Excel spreadsheet becomming a monster

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Old Dec 22, 2006, 1:48am   #1
Joined May 2005
Post Excel spreadsheet becomming a monster

I've been creating a system using excel which appears to work well on historical data. Thing is, the spreadsheet is huge after calculating spreads, commissions, position sizing, signals, ect....

It is mostly all done manually, including entering EOD OHLC data. Thing is, in order to change the variables such as position sizing, MA speeds etc - I pretty much have to start again from scratch and manually go through each trade.

I know there's an easier way I just don't know how to automate many of the calculations.

Backtesting takes a LONG time done manually but the benefits are you really get to know how your system behaves. A big problem I know is I'm sure it's full of (human) errors.

I've searched the internet and have all the formulae for various MA, MACD, stoics etc, but their implementation into my cluncky error-filled spreadsheet is a real headache.

I don't undersand VBA but have a reasonable knowledge of the common excel formulas.

Can anybody help me with some common formulae used in their spreadsheets? Or maybe direct me to a website/book that can help me streamline my work with common formulas and the like used in the creation of trading sysem spreadsheets.

I'm ready to take this monster of a spreadsheet live but I think any edge will be lost amongst this clumsy beast.
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Old Dec 22, 2006, 3:34am   #2
v..
 
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i heard tradestation is good for back testing, might want to it them a try

try http://groups.yahoo.com/group/xltraders/ if you need help with excel

good luck
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Old Dec 22, 2006, 3:49am   #3
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I have a free open-source EXCEL add-in that has a number of functions to retrieve data from the Internet, including historical quotes from Yahoo. The add-in, documentation on its functions, and examples can be found in the files area of:

http://finance.groups.yahoo.com/group/smf_addin/

For example, if I array-enter the following formula over 7 columns and 20 rows:

=RCHGetYahooHistory("IBM")

...it would return 19 days (plus a header row) of EOD quotes for IBM. The seven columns would contain date, open, high, low, close, volume, and adjusted close.

The next release will have a few technical indicators that could use the first 6 columns of the Yahoo historical quotes as input. For example, in my testing workbook, I use the following array-entered formula to download my historical quotes:

=RCHGetYahooHistory(B4,,,,,,,,,,1,1)

Cell B4 contains the ticker symbol. The two later parameters of 1 are telling the function to return the data adjusted for splits and dividends and to sort the data in ascending date sequence (Yahoo's default is descending date sequence). Then, I use the following array-entered function to compute an exponential moving average:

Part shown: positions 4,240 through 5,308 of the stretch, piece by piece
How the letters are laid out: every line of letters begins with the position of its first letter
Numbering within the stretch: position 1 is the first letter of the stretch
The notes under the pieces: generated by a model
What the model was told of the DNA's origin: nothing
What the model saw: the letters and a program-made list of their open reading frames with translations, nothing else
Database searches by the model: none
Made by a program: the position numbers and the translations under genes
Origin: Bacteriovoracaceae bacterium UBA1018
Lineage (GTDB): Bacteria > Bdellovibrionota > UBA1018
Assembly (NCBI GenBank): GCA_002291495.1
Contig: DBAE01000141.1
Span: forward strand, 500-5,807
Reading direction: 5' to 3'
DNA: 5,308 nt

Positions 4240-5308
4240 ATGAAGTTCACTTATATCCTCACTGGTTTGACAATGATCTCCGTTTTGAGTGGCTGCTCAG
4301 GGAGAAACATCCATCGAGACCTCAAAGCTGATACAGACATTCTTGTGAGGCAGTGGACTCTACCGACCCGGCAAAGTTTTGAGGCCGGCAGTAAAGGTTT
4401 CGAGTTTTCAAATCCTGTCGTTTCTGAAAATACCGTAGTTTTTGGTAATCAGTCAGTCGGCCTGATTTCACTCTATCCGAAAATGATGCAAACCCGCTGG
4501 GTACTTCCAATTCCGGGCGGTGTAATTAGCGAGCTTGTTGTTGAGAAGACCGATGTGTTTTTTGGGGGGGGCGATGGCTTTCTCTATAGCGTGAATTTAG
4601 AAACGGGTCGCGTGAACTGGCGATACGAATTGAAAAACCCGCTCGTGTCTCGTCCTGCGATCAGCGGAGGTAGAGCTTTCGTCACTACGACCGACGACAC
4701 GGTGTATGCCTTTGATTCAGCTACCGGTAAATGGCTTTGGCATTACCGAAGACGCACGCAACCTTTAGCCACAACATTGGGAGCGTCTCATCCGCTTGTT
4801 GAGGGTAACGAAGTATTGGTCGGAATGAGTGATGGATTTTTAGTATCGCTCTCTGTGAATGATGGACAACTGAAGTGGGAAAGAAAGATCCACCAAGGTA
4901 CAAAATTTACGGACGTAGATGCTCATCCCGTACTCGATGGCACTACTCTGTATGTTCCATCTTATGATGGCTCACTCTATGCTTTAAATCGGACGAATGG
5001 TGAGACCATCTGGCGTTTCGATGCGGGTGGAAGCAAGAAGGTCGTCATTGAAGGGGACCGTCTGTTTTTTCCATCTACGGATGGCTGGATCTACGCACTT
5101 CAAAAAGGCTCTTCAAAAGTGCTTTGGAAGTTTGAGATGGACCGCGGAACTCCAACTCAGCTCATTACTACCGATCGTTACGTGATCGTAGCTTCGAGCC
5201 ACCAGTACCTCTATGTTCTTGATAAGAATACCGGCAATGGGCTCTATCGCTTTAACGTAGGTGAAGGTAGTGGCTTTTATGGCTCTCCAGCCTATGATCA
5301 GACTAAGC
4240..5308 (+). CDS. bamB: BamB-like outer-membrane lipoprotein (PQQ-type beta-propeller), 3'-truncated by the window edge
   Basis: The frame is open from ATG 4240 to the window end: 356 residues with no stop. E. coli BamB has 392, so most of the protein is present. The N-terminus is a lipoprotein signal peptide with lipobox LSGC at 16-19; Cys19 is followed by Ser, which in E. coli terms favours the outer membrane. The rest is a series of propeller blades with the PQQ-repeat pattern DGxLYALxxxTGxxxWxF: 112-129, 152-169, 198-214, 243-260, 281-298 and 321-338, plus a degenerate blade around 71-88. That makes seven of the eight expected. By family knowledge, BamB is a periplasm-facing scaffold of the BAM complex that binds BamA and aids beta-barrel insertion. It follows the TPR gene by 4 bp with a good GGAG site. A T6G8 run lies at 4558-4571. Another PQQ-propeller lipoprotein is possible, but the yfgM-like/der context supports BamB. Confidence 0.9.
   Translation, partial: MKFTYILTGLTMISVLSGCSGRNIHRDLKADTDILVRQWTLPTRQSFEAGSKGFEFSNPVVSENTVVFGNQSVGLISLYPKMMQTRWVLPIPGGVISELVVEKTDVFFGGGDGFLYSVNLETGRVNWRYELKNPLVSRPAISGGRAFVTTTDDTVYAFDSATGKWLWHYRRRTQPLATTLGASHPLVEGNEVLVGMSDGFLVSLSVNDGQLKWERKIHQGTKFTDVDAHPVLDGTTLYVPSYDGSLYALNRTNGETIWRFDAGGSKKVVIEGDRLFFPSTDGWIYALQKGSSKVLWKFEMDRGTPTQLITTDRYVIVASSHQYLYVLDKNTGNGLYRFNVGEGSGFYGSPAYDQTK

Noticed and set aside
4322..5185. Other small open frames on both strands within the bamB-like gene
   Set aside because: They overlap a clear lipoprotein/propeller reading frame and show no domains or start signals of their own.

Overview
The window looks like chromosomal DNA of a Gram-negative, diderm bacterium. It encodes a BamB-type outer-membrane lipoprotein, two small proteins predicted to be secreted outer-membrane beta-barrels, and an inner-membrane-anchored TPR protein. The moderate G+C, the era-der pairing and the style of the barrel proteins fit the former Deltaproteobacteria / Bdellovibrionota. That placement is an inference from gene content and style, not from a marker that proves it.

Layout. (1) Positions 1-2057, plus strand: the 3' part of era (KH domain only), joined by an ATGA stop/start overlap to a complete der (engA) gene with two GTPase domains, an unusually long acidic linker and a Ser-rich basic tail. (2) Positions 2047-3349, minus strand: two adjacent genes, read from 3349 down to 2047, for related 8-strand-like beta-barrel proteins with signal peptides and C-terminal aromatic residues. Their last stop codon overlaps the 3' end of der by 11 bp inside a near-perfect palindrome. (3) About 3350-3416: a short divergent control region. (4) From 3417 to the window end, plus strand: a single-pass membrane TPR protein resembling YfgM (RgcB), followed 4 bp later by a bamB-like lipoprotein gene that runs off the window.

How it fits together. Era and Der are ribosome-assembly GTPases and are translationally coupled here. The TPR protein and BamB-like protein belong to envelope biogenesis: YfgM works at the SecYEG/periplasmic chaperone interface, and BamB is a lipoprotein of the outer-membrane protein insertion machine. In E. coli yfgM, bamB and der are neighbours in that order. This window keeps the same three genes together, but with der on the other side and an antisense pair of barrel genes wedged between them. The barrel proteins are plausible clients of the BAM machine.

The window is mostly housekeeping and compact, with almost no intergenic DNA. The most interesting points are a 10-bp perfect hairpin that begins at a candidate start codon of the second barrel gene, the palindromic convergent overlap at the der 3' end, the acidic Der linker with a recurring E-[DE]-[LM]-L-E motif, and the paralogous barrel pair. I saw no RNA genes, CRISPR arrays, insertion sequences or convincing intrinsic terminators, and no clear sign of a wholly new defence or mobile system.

=SMFTech($B$6:$G$65,"EMA",L3)

...where the $B$6:$G$65 range points to the D/O/H/L/C/V history retrieved above and cell L3 contains the period to compute the exponential moving average over.

I've been using the StockCharts education area to help develop the tech indicators. In a few cases, they have sample workbooks that can be downloaded to actually see how the indicators are being calculated:

http://stockcharts.com/education/Ind...sis/index.html
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Old Dec 22, 2006, 6:47am   #4
Joined May 2005
hellokimchi started this thread OK, thanks for your replies. I didn't think to search for Yahoo Groups. Looks like there's a lot of info there for me to work with.
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Old Dec 22, 2006, 10:59am   #5
Joined Oct 2003
Quote:
Thing is, in order to change the variables such as position sizing, MA speeds etc - I pretty much have to start again from scratch and manually go through each trade.
Using fixed simple moving averages is a pain in excel as I don't know of a way to easily change the length apart from changing each formula. However, using an EMA (Exponential Moving Ave) is simpler as all the formulas can reference one cell for the length which can be easily changed.
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Old Dec 22, 2006, 12:00pm   #6
Joined Aug 2003
Let me teach you a neat trick that should make life easier for you. I will construct as simple example. I have a number in each cell in column A.

For example:

A1 1
A2 1
A3 1
A4 1

I can add these up with a formula, for example, SUM(A1:A4), giving the answer 4.

Here is the neat bit. Let us say that I want to vary the startpoint by referring to another cell, just as you would when calculating a moving average. I could put the MA value in another cell, for example B1. Let us set this to 3. Now I change my formula to this:

SUM(OFFSET(A4,-B1,0):A4). This will give an answer of 4.

What this is saying is: sum all the cells starting from cell A4 offset by the value in B4 (it is negative so it will subtract B4 rows from the position of A4, ending at cell A4. The zero parameter is saying that I do not want to offset any columns.

If you use this type of formula you can easily create moving average type columns.

Hope this helps.
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Old Dec 22, 2006, 1:47pm   #7
 
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how many lines of data do you have ?
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